I was born on April 8, 1979 in Vlasenica, north-eastern Bosnia and Hercegovina, BiH, and grew up in the small industrial town of Kladanj, which is an important transit point halfway between Tuzla, Sarajevo and the Drina river. My family was happy and harmonious, a simple workers' family. My father was a social worker and my mother a tailor at a local clothes shop.
Two years before war broke out in the former Yugoslavia, my only brother was born. My start as a journalist is entirely due to IWPR. In October 2008, I got the splendid chance to complete an IWPR training course on reporting war crimes trials at the Hague tribunal and the war crimes department of the BiH court. Apart from the journalistic skills I acquired, I learnt a lot about the wider issue of transitional justice in the former Yugoslavia.
After graduating from the faculty of political science at Sarajevo University in 2003 - where I am still studying on a post-graduate sociology programme - I worked from May 2004 to May 2008 at the university on research related to genocide, international law and war crimes. In July of 2007, I served as the conference secretary at the seventh biennial conference in Sarajevo of the International Association of Genocide Scholars and, the following March, I organised and devised a university course on genocide and holocaust studies for Sarajevo University students.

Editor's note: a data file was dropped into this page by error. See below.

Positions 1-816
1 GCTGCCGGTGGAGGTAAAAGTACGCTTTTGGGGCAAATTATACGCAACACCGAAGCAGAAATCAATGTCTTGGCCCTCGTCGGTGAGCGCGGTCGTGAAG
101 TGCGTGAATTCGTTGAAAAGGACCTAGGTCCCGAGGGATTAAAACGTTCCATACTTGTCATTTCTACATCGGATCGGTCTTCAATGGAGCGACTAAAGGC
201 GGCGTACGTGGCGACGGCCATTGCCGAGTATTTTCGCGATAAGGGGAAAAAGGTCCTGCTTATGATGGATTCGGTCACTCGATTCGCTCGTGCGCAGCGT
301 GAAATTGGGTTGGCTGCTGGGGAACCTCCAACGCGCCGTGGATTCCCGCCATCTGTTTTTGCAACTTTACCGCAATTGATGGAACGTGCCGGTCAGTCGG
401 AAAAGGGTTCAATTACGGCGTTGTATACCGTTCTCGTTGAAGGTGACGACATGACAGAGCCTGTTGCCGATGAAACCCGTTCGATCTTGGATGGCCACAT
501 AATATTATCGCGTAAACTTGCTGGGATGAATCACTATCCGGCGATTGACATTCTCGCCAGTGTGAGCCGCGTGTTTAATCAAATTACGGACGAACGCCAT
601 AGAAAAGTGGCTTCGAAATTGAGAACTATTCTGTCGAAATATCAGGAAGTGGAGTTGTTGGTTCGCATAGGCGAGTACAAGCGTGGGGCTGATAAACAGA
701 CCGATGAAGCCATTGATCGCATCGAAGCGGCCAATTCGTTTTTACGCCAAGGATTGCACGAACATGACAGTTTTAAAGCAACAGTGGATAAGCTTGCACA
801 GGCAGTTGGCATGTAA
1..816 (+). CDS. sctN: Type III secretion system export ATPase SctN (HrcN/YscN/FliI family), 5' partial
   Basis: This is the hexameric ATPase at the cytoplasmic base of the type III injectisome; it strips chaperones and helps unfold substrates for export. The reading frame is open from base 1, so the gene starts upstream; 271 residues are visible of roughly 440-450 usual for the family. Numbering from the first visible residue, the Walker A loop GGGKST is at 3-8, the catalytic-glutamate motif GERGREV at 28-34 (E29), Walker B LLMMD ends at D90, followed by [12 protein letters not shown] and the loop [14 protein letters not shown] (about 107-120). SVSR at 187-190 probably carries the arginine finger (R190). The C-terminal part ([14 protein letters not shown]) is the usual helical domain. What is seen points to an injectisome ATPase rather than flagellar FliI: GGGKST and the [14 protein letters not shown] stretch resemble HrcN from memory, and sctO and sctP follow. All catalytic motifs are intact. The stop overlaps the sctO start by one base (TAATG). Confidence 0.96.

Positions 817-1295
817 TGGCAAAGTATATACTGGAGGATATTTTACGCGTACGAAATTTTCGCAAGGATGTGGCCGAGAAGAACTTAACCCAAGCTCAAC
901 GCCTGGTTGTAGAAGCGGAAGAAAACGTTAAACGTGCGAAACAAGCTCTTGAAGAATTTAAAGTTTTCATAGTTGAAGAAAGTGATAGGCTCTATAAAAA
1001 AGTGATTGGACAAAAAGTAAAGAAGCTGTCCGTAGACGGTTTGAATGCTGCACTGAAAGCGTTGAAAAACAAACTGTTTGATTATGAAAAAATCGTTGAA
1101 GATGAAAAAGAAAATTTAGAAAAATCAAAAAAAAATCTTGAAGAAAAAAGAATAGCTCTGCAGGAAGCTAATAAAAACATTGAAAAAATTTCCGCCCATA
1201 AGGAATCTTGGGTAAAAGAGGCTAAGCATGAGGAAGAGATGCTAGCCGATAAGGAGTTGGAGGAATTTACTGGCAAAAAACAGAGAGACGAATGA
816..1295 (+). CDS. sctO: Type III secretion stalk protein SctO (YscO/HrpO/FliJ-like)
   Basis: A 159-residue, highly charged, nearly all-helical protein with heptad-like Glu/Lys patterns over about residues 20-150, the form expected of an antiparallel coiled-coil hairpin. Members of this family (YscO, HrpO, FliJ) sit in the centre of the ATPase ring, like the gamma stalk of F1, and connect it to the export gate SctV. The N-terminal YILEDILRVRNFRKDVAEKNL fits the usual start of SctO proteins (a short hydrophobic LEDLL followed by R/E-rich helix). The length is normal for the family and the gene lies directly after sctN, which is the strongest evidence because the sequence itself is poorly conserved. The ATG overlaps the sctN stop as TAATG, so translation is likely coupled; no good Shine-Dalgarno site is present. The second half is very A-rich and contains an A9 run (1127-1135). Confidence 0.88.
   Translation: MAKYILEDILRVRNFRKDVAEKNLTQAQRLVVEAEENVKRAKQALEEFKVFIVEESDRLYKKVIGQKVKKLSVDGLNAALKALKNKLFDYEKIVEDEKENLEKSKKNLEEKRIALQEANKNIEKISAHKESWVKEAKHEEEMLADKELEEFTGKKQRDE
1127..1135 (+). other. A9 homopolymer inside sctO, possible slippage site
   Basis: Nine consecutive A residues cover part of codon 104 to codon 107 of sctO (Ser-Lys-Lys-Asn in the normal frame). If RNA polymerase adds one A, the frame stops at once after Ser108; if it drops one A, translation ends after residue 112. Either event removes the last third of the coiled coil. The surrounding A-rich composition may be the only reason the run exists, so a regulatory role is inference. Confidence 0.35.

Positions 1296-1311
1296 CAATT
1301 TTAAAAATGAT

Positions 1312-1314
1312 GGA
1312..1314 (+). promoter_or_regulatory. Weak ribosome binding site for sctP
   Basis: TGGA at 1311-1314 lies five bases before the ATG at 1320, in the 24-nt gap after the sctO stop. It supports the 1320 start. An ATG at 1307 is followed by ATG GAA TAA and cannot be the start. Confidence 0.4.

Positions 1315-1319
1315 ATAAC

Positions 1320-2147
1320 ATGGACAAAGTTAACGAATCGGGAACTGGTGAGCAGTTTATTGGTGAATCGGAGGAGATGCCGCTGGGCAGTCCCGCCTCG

I have always been both curious and had the desire to share whatever I could observe with other people around me. This is what drew me to journalism. I also guess that, in a society struck by tragedy like Bosnia, it's a noble and very sensible profession. My reporting has focused on coverage of war crimes trials and features on general issues related to war crimes prosecutions in the region. It has been so rewarding to learn how to observe trials objectively, and to have absorbed so much about the international justice process.
I am particularly proud of the story I did on the Manjaca detention camp commemoration Manjaca Survivors Call for Memorial. I felt great deal of professional and personal satisfaction for pointing out that the suffering of camp detainees in Bosnia should not be ignored, especially as few other media outlets actually reported on the commemoration event. The story raised awareness of how places of suffering should be marked with permanent memorials to ensure that future generations do not forget the human cost of war.
On a personal level, being a journalist means being able to understand and translate emotions into a language understandable to others; keeping memories alive and creating hopes for the future; and ultimately for me it is about building my own understanding of my country and helping others understand.